Tuesday, February 26, 2008

Best laid plans...

When I worked for astronaut Sally Ride, the second question the middle school girls would ask her at the Sally Ride Science Festivals we held all around the country was, "How do you go to the toilet in space?" These sorts of questions are important to children, and my own childlike questioning must still be strong, as I never tired of the question, Sally's skill at answering, and the children's (and their parents') reactions; and I still get frustrated when reading adventure stories on or in sea, land, air or space, when they don't cover this basic question. How are we supposed to learn anything when we find ourselves in the same situation?

A lot of the time you have to figure it out for yourself (at least NASA has a manual). When I started climbing in the 90s, invariably a month's expedition would land sometime inside my menstrual cycle. I can still vividly remember having to change a tampon, standing in crampons on a 40 degree French Alps glacier, roped in with two young lads. When they figured that if they didn't help me out in this procedure, with a well-watched rope, that we could all go down together, we became pretty firm friends; and they became very soliticious to my needs for the rest of the trip. (One chap's girl-friend even wrote me after the trip, asking me what had happened to her man, as he was a much nicer person on his return.)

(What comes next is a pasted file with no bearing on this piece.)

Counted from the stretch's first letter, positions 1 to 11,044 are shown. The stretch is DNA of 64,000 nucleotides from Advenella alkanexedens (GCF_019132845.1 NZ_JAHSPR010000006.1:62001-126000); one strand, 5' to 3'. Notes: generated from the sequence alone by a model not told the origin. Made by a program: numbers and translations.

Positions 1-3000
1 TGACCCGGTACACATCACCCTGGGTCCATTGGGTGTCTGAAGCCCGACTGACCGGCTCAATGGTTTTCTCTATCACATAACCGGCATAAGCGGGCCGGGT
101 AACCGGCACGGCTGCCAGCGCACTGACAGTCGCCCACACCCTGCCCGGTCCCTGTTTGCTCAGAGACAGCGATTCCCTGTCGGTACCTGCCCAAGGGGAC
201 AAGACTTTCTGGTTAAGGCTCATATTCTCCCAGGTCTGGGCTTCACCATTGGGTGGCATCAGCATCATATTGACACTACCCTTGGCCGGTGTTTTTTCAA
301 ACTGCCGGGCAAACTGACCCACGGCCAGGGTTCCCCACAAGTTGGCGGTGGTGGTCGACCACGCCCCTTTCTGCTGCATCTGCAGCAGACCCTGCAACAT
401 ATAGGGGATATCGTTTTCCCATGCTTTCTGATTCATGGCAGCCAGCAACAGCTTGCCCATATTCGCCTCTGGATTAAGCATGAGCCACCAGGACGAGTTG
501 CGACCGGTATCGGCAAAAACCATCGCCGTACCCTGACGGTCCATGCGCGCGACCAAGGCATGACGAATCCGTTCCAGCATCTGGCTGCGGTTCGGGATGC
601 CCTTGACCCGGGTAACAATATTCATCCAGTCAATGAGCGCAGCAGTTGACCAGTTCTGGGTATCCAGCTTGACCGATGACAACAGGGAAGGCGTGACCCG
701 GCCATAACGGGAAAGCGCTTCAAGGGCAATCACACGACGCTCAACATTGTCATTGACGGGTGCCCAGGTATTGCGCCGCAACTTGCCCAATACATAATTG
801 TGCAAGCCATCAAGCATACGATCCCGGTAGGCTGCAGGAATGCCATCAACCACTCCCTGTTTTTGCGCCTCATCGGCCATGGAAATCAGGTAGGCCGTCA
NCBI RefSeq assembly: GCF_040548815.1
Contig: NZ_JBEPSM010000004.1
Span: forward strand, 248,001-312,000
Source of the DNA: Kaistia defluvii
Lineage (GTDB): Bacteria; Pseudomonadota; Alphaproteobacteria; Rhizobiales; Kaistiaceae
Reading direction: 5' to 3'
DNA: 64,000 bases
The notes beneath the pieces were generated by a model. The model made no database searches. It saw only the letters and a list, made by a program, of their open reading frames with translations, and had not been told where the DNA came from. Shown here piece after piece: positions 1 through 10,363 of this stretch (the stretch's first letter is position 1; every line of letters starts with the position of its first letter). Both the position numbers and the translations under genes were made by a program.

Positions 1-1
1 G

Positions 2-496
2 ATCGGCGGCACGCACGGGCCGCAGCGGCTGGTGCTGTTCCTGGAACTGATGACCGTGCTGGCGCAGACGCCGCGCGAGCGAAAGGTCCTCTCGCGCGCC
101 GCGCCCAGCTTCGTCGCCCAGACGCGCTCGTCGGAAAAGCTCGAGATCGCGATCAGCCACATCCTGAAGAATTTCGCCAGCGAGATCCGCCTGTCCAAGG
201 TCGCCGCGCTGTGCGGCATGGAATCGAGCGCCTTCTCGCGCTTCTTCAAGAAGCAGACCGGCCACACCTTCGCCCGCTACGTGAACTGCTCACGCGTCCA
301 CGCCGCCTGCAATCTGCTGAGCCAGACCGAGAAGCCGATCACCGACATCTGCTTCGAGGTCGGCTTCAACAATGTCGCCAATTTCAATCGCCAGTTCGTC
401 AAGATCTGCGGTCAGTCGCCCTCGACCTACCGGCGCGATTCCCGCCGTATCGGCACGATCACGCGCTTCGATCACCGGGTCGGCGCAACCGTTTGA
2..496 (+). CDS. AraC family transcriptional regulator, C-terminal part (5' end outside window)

And I also learned the hard way that packing tampons on the last few days of a summit push, just in case my period started early, doesn't really add that many grams to a pack. Never will I forget, squatting on an open col at 19,600 ft on Peru's Huascaran, in a howling gale in the middle of the night, with ice flying all around, watching blood drip on to pure white ice.

For last year's Everglades Challenge, I packed a couple of in-cockpit pee systems I thought would have me covered. They didn't - couldn't get enough height sitting in my cockpit's pod seat. So I used a sponge and wore just a baggy pair of shorts. Worked brilliantly; except on day 3 when it was rough enough that I couldn't take my hands off my paddle. So I just peed in my boat as I paddled, and pumped it away with my foot pump. It felt quite liberating.

This year, I'd timed everything to realise that bang in the middle of the race I was going to start my period. This was going to be interesting, not normally stepping ashore each day for up to 16 hours or so. Well, perhaps approaching menopause (at least that's what FliesWithKB taunts me with) is a good thing, as last night my period came early, and I could unpack all those tampons that I'd solicitously packed away. Anything to save a few grams!

PS. the photo's tagged an earlier date, but the shot was taken at Bobby's just last week.

1 comment:

DaveO said...

I like the way you jump right in to these 'interesting' topics. I did some work for the Bancroft-Arneson Antarctic expedition a few years back, which had a large educational component. As you said, about the second question from any kid was, "How did you go potty in the below zero weather?". Frankly the menustral problem never crossed my mind.....typical guy, eh?